Ever heard of the term “Long Arm of The Law?”
This term refers to the far-reaching power of the law. And what this means in simplified terms, is that if you’ve committed a crime, you can expect police and authorities to come looking for you, wherever you may be. So, if a warrant for your arrest is issued in a state or territory in Australia that is outside of the one you live in (or are currently in), it will still be enforced.
In this blog post, we will explain what happens if you have a warrant in another state and find yourself in Queensland, as well as provide important information and steps to take in such circumstances. If you are in this situation, it is imperative to seek immediate assistance from experienced criminal lawyers.
What is Extradition?
When a warrant for your arrest is issued in another state and you come to Queensland, you have committed what is known as an “extradition” offence.
According to the Police Powers and Responsibilities Act in Queensland, law enforcement officials have the authority to arrest an individual if they have broken the law in another state. This applies specifically to indictable offences or offences that carry a maximum penalty of at least two years imprisonment.
If Queensland police have reasonable grounds to suspect that a person has committed an extradition offence, they are legally permitted to arrest the individual without a warrant. The police can then detain the person in custody and conduct questioning regarding the specific extradition offence in question.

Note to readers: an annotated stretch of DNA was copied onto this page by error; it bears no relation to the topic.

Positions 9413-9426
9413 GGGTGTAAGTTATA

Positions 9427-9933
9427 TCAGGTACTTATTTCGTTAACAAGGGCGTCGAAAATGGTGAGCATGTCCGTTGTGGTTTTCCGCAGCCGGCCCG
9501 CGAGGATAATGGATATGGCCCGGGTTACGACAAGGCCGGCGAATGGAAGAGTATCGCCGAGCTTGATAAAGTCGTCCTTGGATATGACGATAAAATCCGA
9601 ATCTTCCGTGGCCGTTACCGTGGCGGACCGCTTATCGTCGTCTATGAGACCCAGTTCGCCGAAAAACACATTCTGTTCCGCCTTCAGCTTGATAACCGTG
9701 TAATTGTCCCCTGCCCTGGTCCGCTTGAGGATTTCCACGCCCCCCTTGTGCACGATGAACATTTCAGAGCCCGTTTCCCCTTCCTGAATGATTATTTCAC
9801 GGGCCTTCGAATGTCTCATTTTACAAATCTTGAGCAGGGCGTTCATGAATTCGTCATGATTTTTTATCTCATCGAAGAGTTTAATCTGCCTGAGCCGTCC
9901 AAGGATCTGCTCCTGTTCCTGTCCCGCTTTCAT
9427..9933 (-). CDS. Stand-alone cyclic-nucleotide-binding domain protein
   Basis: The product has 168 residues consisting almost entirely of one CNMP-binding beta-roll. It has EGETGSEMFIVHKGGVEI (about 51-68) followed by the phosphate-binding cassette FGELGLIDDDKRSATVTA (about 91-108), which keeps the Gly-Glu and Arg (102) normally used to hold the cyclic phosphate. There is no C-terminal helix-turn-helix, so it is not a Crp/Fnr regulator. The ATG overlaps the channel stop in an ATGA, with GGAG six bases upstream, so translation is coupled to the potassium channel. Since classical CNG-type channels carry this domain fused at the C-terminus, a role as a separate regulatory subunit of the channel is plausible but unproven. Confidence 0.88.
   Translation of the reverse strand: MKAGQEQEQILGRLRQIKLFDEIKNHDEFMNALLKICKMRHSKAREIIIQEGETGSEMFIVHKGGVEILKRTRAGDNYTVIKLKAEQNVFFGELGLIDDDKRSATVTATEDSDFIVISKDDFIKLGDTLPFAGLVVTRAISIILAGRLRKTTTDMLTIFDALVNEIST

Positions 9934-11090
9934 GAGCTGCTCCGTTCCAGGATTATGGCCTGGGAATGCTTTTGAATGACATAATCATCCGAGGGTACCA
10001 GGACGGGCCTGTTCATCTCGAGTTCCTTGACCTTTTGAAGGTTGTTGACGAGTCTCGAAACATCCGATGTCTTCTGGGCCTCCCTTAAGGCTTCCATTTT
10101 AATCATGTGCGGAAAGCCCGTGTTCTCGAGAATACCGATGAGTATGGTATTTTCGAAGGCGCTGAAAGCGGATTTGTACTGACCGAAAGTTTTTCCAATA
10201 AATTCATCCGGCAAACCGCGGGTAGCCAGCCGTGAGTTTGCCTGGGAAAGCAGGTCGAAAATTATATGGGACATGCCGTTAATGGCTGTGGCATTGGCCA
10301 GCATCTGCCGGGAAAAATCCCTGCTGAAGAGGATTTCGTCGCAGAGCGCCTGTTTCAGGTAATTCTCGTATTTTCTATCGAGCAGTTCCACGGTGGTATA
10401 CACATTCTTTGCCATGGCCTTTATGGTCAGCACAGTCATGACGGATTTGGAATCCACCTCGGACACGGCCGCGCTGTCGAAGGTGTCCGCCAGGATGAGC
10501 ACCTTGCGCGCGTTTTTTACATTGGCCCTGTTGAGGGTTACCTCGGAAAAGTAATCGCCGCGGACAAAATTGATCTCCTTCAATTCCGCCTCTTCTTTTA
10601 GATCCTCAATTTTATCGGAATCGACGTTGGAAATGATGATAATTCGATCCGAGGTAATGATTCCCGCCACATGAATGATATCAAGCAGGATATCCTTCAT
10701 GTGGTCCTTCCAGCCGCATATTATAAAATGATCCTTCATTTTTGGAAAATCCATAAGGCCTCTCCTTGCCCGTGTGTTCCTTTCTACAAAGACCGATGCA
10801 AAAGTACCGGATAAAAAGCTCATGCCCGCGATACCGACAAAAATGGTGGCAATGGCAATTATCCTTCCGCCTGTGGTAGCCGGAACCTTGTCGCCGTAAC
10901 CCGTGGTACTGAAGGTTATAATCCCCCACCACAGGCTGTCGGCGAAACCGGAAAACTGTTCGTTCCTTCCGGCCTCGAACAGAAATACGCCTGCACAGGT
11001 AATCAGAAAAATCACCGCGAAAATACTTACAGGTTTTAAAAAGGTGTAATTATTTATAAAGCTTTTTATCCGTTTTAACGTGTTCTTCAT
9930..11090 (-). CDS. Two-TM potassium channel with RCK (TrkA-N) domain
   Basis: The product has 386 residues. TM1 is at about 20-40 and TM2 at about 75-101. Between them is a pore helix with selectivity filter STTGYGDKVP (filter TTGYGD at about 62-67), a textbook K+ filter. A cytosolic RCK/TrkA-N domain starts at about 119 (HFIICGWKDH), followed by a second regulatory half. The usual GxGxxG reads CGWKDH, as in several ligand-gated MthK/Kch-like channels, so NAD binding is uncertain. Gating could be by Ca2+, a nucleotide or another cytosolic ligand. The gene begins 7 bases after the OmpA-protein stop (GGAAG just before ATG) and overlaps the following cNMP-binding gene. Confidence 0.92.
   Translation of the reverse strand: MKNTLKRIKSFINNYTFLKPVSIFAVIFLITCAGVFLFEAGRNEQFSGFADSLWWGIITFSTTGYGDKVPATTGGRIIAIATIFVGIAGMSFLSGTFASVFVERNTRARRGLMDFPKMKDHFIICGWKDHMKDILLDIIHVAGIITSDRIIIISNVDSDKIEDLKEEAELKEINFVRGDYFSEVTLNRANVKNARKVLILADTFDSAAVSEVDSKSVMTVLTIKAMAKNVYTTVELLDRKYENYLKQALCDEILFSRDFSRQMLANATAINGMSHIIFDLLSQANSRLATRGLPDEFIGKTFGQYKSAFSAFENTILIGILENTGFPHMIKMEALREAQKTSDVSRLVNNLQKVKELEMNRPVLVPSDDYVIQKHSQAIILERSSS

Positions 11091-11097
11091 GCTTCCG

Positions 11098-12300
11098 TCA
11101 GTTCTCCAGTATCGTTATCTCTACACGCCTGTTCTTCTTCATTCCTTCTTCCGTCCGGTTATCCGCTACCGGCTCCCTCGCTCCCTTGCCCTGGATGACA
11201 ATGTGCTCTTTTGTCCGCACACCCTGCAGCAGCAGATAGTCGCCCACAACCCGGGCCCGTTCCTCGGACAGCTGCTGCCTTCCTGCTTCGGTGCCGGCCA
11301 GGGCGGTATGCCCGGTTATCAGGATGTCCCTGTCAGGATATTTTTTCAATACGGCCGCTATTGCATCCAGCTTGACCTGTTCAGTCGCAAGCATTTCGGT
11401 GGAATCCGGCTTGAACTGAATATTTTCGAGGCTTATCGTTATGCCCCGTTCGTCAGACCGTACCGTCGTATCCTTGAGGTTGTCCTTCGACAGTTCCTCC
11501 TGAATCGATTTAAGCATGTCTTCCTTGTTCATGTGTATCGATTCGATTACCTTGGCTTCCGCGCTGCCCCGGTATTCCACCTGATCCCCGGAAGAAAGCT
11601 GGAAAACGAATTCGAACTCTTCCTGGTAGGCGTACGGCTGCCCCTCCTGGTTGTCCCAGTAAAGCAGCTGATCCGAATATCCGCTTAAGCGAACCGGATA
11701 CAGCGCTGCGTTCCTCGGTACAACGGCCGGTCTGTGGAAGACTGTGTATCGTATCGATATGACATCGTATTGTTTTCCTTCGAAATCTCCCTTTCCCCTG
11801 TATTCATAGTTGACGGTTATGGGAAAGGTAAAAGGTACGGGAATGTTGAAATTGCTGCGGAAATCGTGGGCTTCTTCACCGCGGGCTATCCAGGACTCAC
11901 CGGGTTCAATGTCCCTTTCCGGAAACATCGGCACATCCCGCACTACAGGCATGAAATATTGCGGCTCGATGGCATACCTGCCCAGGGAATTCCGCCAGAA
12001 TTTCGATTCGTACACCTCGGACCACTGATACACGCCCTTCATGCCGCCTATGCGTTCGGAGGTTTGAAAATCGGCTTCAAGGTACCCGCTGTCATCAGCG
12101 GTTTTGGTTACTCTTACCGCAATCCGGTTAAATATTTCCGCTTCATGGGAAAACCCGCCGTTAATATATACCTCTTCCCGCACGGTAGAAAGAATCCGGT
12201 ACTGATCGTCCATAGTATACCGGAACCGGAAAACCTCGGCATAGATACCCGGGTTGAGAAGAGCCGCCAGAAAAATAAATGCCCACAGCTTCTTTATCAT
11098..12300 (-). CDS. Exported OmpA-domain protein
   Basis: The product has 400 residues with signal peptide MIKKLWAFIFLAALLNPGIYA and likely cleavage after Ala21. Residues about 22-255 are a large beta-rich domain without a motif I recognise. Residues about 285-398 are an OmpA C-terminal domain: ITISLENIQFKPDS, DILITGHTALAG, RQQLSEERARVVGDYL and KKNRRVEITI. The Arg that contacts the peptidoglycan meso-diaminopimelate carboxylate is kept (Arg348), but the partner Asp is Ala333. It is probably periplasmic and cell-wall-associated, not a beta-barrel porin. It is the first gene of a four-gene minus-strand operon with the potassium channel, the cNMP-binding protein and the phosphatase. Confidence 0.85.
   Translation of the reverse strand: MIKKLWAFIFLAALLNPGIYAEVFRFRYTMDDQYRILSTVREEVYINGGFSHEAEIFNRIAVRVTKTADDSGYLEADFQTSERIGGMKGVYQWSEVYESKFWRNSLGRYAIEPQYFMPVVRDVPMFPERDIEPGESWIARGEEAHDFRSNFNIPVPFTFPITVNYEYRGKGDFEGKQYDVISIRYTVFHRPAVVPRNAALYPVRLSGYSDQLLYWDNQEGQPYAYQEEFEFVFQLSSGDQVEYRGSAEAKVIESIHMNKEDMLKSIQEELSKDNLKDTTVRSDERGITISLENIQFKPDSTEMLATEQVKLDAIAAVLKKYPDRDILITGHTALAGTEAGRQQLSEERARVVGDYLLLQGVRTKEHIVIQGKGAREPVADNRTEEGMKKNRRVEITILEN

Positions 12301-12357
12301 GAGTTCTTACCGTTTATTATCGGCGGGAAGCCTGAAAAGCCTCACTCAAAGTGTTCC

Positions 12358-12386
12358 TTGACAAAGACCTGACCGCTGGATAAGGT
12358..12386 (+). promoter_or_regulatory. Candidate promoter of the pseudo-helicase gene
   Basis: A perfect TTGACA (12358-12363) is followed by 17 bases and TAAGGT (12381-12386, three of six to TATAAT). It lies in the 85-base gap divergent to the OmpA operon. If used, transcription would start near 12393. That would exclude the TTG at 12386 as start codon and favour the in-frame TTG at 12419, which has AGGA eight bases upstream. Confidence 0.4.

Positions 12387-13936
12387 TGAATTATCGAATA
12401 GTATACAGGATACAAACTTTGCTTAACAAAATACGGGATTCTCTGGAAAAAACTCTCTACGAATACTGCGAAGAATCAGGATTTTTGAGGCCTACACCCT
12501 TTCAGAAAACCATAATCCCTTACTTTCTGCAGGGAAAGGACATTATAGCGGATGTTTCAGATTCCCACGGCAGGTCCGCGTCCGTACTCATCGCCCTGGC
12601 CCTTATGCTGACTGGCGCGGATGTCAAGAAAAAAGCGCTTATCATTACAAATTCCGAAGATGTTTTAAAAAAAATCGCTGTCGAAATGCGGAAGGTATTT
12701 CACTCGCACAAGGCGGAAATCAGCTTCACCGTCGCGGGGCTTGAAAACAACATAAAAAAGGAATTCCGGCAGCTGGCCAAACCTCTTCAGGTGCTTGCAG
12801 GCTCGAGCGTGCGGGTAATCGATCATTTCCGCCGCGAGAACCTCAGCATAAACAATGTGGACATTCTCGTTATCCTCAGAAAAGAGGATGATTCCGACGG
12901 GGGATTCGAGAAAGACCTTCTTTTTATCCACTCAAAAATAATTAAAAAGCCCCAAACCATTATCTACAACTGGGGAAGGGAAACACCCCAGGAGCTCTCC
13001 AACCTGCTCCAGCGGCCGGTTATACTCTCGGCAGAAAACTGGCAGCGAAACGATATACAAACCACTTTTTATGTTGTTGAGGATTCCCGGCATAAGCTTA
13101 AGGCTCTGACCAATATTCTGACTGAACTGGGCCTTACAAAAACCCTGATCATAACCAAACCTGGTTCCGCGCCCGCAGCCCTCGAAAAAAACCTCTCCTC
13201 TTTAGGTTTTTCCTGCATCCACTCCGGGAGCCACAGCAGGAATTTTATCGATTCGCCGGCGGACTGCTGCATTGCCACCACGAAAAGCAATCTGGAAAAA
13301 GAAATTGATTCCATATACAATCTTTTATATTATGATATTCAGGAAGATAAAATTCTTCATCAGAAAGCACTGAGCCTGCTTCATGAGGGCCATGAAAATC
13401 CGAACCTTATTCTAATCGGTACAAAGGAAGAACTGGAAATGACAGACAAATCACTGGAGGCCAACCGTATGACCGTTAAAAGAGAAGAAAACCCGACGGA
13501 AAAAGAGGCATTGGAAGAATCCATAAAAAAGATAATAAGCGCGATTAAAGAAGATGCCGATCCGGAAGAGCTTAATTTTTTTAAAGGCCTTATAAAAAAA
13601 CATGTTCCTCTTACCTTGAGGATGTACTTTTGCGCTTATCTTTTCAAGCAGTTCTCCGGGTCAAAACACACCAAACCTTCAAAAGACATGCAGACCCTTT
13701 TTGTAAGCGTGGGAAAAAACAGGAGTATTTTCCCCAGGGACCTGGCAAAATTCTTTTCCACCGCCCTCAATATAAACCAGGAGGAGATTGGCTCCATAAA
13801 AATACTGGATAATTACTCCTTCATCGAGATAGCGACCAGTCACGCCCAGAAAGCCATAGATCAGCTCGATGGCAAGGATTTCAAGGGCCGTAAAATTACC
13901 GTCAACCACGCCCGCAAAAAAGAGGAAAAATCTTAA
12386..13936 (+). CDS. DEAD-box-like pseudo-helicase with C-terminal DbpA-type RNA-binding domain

What Happens Once I am Arrested?
After the arrest, you will be brought before a Queensland magistrate as soon as possible, where the warrant or a copy of it must be produced. If the warrant is not produced, the magistrate may order your release or adjourn the proceedings. If the warrant or a copy of it is not produced within five days, the magistrate must order your release.
If the warrant is produced when you appear before the court, it is likely that an order will be made for your return to the state where the warrant was issued as soon as possible. In this situation, you may apply for bail and make your own travel arrangements back to the state where you must appear in court. Alternatively, if bail is not granted or you do not make your own arrangements, you will be remanded in custody and transported to the interstate court.
What Happens if I Abscond From a Court Order in Another State?
If you have absconded from a court order in another state and arrive in Queensland before completing your sentence, Queensland police can arrest you on a warrant and bring you before the court. In such cases, the magistrate will most likely order your return to the custody of the state where you were the subject of the court order. It is important to note that the Queensland magistrate does not have the authority to grant bail in this situation.
Now You Know What Happens If You Have a Warrant in Another State of Australia
Having a warrant in another state does not exempt you from the consequences of your actions. It is essential to seek legal advice as soon as possible if you have absconded from a court order in another state and have come to Queensland, and we invite you to contact us at Guest Lawyers. Guest Lawyers is one of the leading criminal law firms in Brisbane. We can provide expert guidance as well as represent you and your case if you are facing extradition to another state. We have a lawyer on call 24 hours a day to provide you with accurate, helpful advice.